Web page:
Johnson’s electoral success was anything but fore-ordained.
Democrats began the 1964 campaign deeply divided between mostly northeastern liberals and mostly southern conservatives. Johnson brilliantly outmaneuvered the conservatives. He was the only candidate nominated at the convention, which ended with then-Attorney General Robert Kennedy introducing a filmed tribute to President Kennedy, preceded by a 16-minute ovation.
Republicans also were deeply divided between their moderate “Rockefeller Republican” wing and their conservative wing. New York Governor Nelson Rockefeller began the primary campaign as the front-runner, but nose-dived after the recently divorced Rockefeller married the even more recently divorced Margaretta Murphy.
Other moderates tried to pick up the slack – Pennsylvania Governor William Scranton, Michigan Governor George Romney, and Maine Senator Margaret Smith. But in the end, Arizona Senator Barry Goldwater was unstoppable, and although the Republican convention was bitterly divided between moderates and conservatives, Goldwater won the nomination on the first ballot.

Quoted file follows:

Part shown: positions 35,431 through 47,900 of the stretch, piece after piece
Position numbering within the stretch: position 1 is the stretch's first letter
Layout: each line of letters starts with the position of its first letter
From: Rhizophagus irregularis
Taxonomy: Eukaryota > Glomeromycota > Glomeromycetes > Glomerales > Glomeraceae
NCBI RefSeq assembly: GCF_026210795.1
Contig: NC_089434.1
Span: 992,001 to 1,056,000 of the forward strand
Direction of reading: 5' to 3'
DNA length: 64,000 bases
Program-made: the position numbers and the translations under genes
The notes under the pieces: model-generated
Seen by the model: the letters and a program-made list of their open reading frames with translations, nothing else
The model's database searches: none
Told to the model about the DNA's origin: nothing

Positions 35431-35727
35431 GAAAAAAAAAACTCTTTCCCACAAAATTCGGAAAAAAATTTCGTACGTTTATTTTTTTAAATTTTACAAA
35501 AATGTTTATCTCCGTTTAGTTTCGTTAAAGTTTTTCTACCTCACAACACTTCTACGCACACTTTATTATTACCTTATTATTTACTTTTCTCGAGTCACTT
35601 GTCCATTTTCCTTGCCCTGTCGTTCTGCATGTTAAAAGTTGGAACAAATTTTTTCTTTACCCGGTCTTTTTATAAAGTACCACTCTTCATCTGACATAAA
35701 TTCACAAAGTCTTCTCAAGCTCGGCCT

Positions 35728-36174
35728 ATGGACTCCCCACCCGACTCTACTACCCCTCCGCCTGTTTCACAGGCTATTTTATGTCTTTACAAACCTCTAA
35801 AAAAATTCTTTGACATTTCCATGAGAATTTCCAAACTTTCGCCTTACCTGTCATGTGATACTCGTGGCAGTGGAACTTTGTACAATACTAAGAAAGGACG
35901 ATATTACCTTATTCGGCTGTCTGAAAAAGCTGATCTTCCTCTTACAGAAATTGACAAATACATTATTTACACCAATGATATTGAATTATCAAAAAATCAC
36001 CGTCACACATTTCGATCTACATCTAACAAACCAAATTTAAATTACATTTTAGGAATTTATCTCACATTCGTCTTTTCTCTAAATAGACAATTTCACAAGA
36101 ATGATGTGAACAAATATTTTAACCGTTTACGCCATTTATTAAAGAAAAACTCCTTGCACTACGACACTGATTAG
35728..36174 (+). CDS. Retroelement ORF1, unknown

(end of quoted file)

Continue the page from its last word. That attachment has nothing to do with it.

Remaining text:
In his acceptance speech, Goldwater famously defended “extremism in the defense of liberty” and condemned “moderation in the pursuit of justice.” Many moderates took this as an attack on them, and moderates divided between those supporting Goldwater against Johnson (Scranton, Nixon) and those sitting the election out (Rockefeller, Romney).
Goldwater had a penchant for offending with off-hand remarks, like his description of President Eisenhower’s administration as “a dime store New Deal,” and his speculation that “this country would be better off if we could just saw off the Eastern Seaboard and let it float out to sea.”